A one-country culture to encompass diversity

John Key tells of an international bank — not his one — which used to expect its employees around the world to live the business culture of its home country.

It was a one-culture company. It didn’t work. Employees preferred to live their own countries’ cultures.

So the bank became a one-company culture, unified under a brand and certain operational commonalities but accommodating national cultural differences. It has flourished.

Let’s draw an analogy and call France a one-culture country and Britain a one-country culture. Which one works better? A British analysis of the muslim underclass’s riots in the Paris suburbs is that it has learnt from its Brixton riots in 1981 (as the United States did from its Watts riots in 1965?) but superior France has insisted on being monocultural.

All three riots were a legacy of history: American slavery of the blacks who became a huge underclass; British exploitation of vast swathes of the world, starting with black slaves in the West Indies whose descendants came to live in the “mother country”; French imperialism in North Africa whose muslims have turned up in the metropolis.

We’ve been there: dawn raids on Samoan overstayers in the 1970s, legacy of our piddling Polynesian empire. And our occupation and assimilation of the Maori, who turned out in the 1980s not to have been assimilated after all and demanded dignity and restorative justice.

The lesson: displace a people and their descendants will haunt your descendants. Unless you exterminate them or reduce them to tiny numbers.

Maori were too sexually attractive to the colonisers, too bright and too innovative to succumb to the gun, gospel or disease — though it came close. They multiplied, migrated to the cities and rebuilt the traditional culture.

The idea that you can now build a one-culture country here has accordingly lost credibility except among the old, the unobservant or the intransigent.

But neither will the majority stand for the division of the country. There cannot be a two-culture country. Hone Heke said it in 1845: This country … cannot be sliced.”

So perhaps the challenge is to build a one-country culture.

Is this “one law for all”? Well, yes. And, well, no.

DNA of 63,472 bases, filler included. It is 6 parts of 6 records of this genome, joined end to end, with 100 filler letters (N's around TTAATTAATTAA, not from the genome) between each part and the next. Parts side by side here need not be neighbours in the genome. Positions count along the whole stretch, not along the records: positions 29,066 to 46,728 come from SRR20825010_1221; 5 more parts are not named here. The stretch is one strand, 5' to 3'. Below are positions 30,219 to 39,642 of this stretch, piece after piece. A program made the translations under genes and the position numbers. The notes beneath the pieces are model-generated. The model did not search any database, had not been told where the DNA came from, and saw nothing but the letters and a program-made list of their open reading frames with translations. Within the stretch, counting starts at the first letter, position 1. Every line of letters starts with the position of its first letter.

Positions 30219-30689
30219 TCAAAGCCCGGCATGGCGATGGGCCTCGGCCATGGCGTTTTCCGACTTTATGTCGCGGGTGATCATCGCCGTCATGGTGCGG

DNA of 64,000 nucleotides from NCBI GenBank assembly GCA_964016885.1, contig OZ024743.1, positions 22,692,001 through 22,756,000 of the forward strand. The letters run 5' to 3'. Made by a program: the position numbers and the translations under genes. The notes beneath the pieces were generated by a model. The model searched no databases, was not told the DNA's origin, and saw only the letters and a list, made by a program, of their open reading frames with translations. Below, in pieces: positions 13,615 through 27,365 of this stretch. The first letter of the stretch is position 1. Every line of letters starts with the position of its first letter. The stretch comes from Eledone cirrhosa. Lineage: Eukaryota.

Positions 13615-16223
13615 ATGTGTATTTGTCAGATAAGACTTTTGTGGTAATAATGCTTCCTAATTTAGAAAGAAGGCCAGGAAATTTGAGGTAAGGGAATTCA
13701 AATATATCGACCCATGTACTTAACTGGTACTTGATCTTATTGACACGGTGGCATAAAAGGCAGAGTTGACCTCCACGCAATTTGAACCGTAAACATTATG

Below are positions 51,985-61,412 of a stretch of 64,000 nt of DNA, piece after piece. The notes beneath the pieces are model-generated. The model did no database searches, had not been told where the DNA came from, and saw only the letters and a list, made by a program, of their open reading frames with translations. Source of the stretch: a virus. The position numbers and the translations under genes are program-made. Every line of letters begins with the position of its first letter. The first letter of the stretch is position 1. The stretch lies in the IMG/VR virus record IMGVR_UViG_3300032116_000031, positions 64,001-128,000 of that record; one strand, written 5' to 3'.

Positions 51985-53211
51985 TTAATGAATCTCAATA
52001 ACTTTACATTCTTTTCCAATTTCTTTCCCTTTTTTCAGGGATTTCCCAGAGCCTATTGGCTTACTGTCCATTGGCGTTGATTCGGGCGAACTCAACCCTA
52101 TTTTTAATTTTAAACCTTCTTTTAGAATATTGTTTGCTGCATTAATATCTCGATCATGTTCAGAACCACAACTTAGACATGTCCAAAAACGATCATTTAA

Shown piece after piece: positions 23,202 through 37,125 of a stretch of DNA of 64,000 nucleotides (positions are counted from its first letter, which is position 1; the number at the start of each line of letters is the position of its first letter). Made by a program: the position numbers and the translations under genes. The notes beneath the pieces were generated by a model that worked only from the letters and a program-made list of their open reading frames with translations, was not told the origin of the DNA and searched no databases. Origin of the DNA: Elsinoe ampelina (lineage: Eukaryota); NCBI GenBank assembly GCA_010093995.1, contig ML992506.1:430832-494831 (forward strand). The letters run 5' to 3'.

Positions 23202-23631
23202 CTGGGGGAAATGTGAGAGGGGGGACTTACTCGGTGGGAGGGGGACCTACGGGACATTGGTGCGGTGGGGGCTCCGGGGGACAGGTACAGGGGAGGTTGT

If one law means “do it my way” and that way is British, it won’t work, just as imposing the home country’s business culture worldwide didn’t work for the bank. But without a framework within which everybody operates, the place will disintegrate. There have to be common rules. There have to be core values to which everyone subscribes.

This awful conundrum is taxing some fine brains in Europe as the legacy of empire and of “guest workers” imported to do the slop jobs repeats on this generation. France is in the gun now. It was Holland’s turn a couple of years back. There will be more.

Who needs Al Qaeda when you can grow it at home? Multicultural Britain discovered in July it had bred suicide bombers.

To find a workable balance between common rules and values and room for self-expression of other ways of thinking, other spiritualities and other practices is Helen Clark’s biggest challenge for her third term — as it was for her first and second terms and will be for her fourth, if the voters indulge her.

Cultural relativism, which says everything is equally valid, is no answer. The majority thinks the parade of tradition-bound Maori protocol in the government’s daily life either has gone too far or is very near that point. Josie Bullock and Judith Collins have been expressing what most thought we had sorted out a quarter of a century ago — equal dignity for women. Georgina te Heuheu and Tau Henare turned that telescope round to complain at government commandeering of Maori protocol.

Is a judge clearing the court so a muslim woman witness did not have to remove her face covering consistent with our common value set? Do you involuntarily think “oppression” when you see a young woman in a headscarf?

All of which brings me to Winston Peters and his New Zealand First party which has its AGM and mini-conference on Sunday.

This is the party which made its name questioning Asian immigration. It is also the party which drove Labour out of the Maori seats in 1996.

But now, with Winston Peters at 60, New Zealand First is in mortal electoral danger unless it can make a new beacon.

Dail Jones, set to become president, lit a small candle last year when he rescued the Foreshore and Seabed Act.

A one-culture country would have nationalised the foreshore, fullstop. A two-culture country would have allowed privatisation by tribes. A one-country culture allowed diversity of management within a single ownership.

So here’s a project for Jones: to recognise the cultural unease that gave his party its energy in the 1990s and make some propositions for common rules and values; but also make some propositions to recognise and accommodate unassimilable difference.

Clark could do with his help. A one-country culture would be a lot better than riots.